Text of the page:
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20 Facts You Should Know About First Nations’ Culture


The wildly diverse landscape of Australia boasts everything from lush tangles of mossy rainforests, postcard perfect palms and towering mountain ranges stretching up from sparkling seas, to sweeping sunburnt plains, vibrant red earth, and, come winter, valleys entombed in frostings of snow. This great southern land holds stories of discovery and Dreamtime, of culture and connection, of belonging. Stories we all should know. 

Aboriginal and Torres Strait Islanders are the oldest living culture in the world 
The First Nations people of the land, seas and waterways can be traced back approximately 50,000 years or more. Although some studies suggest it may be closer to 60,000 years. As the oldest living culture in the world, it is a culture that demands deep respect.  

The Dreamtime is an important part of Aboriginal culture and creation
The Dreamtime is a creation story from the very beginning, when the land, seas, waterways and people were created by the Spirits. Aboriginal people believe the whole world was created by their ancestors, who were sometimes in animal form such as the Rainbow Serpent. 

Many Australian English words are derived from Aboriginal dialects
Many native animal names are derived from traditional Aboriginal language, including bilby, kangaroo, wallaby, barramundi, koala, wombat and kookaburra. Other words include billabong, boomerang and yakka.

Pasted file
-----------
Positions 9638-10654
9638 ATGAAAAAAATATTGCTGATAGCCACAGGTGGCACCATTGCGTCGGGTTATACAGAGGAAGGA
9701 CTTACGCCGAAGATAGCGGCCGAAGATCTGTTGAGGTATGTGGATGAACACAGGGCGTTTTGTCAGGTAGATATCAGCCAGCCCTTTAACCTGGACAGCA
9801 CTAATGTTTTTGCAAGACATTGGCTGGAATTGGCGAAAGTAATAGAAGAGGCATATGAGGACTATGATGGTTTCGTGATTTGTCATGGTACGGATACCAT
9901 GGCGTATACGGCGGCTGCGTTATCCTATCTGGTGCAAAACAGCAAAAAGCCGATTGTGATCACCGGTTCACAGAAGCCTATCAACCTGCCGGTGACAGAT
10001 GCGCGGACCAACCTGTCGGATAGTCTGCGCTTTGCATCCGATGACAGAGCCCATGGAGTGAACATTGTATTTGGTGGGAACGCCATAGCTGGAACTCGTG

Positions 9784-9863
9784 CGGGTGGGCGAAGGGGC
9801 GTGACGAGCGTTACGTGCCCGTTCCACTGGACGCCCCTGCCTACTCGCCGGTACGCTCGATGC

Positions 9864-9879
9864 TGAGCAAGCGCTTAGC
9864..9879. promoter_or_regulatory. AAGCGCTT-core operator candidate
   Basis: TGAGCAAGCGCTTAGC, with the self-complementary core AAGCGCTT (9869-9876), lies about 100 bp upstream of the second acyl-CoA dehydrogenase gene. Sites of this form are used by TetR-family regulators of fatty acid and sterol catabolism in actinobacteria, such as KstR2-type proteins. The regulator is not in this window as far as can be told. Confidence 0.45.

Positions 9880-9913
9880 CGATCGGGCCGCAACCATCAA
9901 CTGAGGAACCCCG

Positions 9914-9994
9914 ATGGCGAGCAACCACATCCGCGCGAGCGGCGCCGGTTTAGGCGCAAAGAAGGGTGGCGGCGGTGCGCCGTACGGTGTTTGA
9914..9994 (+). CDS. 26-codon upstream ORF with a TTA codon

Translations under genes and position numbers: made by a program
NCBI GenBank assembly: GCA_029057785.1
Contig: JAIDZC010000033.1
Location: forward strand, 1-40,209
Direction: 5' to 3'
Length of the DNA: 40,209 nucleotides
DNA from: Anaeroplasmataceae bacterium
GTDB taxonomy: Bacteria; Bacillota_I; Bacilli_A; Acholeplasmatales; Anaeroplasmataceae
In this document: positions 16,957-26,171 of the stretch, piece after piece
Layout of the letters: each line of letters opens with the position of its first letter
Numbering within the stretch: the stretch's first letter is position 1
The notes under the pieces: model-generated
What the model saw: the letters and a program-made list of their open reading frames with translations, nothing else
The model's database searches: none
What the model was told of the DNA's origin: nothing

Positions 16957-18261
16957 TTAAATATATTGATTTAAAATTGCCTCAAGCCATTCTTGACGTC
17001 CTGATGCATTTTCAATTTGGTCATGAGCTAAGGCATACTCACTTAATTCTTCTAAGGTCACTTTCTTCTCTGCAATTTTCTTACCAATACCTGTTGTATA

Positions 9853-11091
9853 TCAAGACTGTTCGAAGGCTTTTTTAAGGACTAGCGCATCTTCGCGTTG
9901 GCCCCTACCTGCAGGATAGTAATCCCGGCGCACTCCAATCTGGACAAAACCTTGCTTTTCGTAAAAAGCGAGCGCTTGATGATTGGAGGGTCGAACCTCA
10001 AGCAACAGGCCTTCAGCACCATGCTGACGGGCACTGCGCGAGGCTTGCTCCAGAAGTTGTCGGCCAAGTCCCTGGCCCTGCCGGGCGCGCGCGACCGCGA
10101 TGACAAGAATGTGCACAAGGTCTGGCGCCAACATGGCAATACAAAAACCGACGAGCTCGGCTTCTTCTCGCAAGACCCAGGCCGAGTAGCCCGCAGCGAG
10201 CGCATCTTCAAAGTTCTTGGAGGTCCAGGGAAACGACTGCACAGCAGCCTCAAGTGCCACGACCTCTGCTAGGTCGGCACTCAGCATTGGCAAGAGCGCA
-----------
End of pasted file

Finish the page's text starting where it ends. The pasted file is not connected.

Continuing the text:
Aboriginal rock art is the oldest surviving human art form
There are thousands of ancient rock art sites throughout Australia depicting animals, food, symbols and stories. The Aboriginal rock art in Western Australia’s Dampier Archipelago is believed to be at least twice as old as the pyramids of Egypt. 

Acknowledgement of Country and Welcome to Country
Many public meetings in Australia commence with an Acknowledgment of Country where those attending acknowledge the Traditional Owners of the land, seas and waterways on which they meet. A Welcome to Country is performed by a Traditional Owner, welcoming participants to their country. 

The didgeridoo is one of the oldest musical instruments
Made from tree trunks that have been hollowed by termites, the didgeridoo is believed to be one of the oldest musical instruments and used for ceremonial purposes. 

There are more than 200 islands in the Torres Strait
The Torres Strait is the narrow strip of sea between Cape York and Papua New Guinea and home to more than 200 islands. Most of the islands are uninhabited but others are home to Zenadth Kes people (outer islands) and Kaurareg people (inner islands including Waiben and Hammond Island), along with the mainland. 

FNQ has one of the highest First Nations populations in the country
Far North Queensland has a rich history and mix of culture and one of the highest percentages of First Nations people with many descendants of the owners of the land, seas and waterways still living around the region. Follow the link to read more about The First People of Our Region

The Torres Strait Island flag and Aboriginal flag are official flags of Australia